Natural language processing is a field which is entirely dedicated to studying the interaction between computers and humans, and has gained greater popularity after the creation of Siri, Apple’s intelligent personal assistant for iOS, or Dragon, a speech recognition software from the company Nuance. The task of making computers understand different languages has been a complex one, which still has not been developed fully, especially due to the size of each language’s vocabulary and their complex syntax. The new project SkyPhrase, founded by Nick Cassimatis, is facing the challenge differently, relying on innovation and engineering within an academic environment.
SkyPhrase’s team is made up of researchers and professors from Rensselaer Polytechnic Institute who are developing artificial intelligence technology that promises to be a more holistic way to help computers understand our language. The different members of the group have years of experience working with artificial intelligence and language and are now trying to transfer some of that linguistic knowledge to computers. The goals of the project are to enhance the application of natural language processing, as well as making the development of natural language interfaces easier.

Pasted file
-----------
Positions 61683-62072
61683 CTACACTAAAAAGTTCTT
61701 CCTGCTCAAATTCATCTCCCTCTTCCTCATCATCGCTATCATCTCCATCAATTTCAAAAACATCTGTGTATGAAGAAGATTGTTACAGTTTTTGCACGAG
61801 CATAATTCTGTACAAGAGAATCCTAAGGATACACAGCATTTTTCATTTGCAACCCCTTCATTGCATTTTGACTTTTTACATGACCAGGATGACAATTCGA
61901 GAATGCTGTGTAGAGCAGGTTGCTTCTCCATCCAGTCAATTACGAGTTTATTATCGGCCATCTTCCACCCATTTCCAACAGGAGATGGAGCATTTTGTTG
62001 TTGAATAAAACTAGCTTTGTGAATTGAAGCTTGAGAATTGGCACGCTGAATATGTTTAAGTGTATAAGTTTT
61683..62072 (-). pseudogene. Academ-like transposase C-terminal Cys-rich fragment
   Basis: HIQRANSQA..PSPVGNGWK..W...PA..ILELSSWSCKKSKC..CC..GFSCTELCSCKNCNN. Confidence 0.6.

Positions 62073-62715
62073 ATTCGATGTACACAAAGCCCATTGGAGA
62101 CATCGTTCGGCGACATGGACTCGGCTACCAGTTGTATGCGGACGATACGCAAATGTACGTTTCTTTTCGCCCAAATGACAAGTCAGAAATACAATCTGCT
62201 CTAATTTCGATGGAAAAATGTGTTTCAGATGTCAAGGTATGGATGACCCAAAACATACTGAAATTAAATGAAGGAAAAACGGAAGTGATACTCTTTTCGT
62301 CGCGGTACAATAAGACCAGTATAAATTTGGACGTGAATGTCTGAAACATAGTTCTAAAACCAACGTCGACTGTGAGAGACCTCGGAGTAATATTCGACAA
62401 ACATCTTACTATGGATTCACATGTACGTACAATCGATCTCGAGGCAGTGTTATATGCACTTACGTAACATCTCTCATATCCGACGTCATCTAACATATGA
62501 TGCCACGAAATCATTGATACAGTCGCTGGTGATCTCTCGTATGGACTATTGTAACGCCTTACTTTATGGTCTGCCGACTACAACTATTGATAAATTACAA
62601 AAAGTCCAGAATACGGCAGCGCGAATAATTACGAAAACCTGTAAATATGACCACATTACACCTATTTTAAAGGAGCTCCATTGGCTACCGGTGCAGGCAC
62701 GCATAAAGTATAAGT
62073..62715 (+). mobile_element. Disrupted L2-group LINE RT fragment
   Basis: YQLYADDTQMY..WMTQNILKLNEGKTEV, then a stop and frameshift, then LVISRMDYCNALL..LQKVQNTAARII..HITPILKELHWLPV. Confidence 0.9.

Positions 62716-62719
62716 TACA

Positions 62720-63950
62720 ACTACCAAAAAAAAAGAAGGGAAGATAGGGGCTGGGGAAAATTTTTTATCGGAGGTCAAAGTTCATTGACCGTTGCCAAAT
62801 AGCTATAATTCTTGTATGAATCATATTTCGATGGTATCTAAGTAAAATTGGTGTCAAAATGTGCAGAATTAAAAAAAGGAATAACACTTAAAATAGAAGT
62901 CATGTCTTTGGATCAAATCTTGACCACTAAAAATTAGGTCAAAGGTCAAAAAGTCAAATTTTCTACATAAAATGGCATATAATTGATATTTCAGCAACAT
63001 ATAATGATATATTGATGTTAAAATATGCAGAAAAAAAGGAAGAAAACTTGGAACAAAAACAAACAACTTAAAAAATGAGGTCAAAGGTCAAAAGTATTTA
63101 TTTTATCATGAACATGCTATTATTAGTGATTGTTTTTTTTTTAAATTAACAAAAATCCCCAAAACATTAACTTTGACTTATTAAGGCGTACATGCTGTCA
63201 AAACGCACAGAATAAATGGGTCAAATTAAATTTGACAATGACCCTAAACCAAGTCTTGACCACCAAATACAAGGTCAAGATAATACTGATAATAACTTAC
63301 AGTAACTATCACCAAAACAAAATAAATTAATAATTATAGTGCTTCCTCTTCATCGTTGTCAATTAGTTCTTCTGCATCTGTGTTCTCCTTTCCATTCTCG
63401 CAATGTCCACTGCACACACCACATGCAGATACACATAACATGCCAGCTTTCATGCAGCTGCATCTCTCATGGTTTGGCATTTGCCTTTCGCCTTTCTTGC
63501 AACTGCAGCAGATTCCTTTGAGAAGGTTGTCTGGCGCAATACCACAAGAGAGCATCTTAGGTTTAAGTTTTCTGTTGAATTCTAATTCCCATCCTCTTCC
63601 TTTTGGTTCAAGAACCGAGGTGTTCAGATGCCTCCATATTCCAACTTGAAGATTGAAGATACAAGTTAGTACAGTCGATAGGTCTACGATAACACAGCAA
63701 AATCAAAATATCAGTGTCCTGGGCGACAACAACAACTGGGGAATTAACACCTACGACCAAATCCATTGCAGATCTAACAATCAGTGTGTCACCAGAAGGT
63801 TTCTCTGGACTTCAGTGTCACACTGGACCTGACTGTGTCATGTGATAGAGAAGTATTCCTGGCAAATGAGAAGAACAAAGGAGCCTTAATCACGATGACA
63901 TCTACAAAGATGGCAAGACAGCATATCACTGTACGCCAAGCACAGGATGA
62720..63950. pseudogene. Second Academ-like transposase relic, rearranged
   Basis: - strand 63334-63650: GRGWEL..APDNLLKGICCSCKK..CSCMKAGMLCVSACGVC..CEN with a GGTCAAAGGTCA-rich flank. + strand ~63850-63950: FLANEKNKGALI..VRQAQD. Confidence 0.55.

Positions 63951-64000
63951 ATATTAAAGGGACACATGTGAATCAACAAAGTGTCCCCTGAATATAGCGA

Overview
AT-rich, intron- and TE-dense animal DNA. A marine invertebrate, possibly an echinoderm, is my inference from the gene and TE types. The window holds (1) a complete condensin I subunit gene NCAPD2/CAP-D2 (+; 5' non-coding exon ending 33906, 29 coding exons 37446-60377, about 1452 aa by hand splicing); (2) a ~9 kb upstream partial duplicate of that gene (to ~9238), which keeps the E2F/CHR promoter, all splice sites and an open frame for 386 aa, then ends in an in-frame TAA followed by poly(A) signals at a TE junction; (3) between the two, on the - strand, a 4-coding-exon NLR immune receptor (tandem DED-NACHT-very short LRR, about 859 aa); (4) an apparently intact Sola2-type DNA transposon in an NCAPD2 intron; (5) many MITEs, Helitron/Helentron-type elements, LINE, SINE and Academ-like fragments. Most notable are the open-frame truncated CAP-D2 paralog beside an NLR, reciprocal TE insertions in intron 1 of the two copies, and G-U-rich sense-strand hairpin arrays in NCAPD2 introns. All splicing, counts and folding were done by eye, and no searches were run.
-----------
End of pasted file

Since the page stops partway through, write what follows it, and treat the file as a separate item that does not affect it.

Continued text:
Technology and Linguistics
According to Cassimatis, SkyPhrase combines the two paths that have been taken by other natural language processors so far: brute force and reasoning methods. Their algorithms are trying to emulate reasoning so that computers are able to analyse the variety of questions and sentences that languages offer. The focus is put on the meaning of each particular item so that the overall meaning can then be built in a progressive manner. In this way, computers are not limited to a set of fixed phrases, like many of the current systems, and can therefore “understand” humans better. According to Cassimatis, SkyPhrase’s answers are accurate and relevant 90 percent of the time.
Current SkyPhrase Applications
SkyPhrase has released two applications to test and help further develop their technologies. One of them is a searching tool aimed at simplifying the use of Google Analytics by dealing with simple commands such as “show me the most viewed pages in the last two days”. The other one is an app for fantasy football fans. These tools reflect Cassamitis’s view that the internet is full of important data which is too difficult to access because the right questions are not being asked or are too expensive to be asked.
Sponsors and Development
Research is being sponsored by Breakout Labs, an investment company that supports cutting-edge projects which are generally too risky for traditional investors. Natural language processing has yet to be developed into a more useful technological tool, and this is precisely the goal towards which both Breakout Labs and SkyPhrase are working.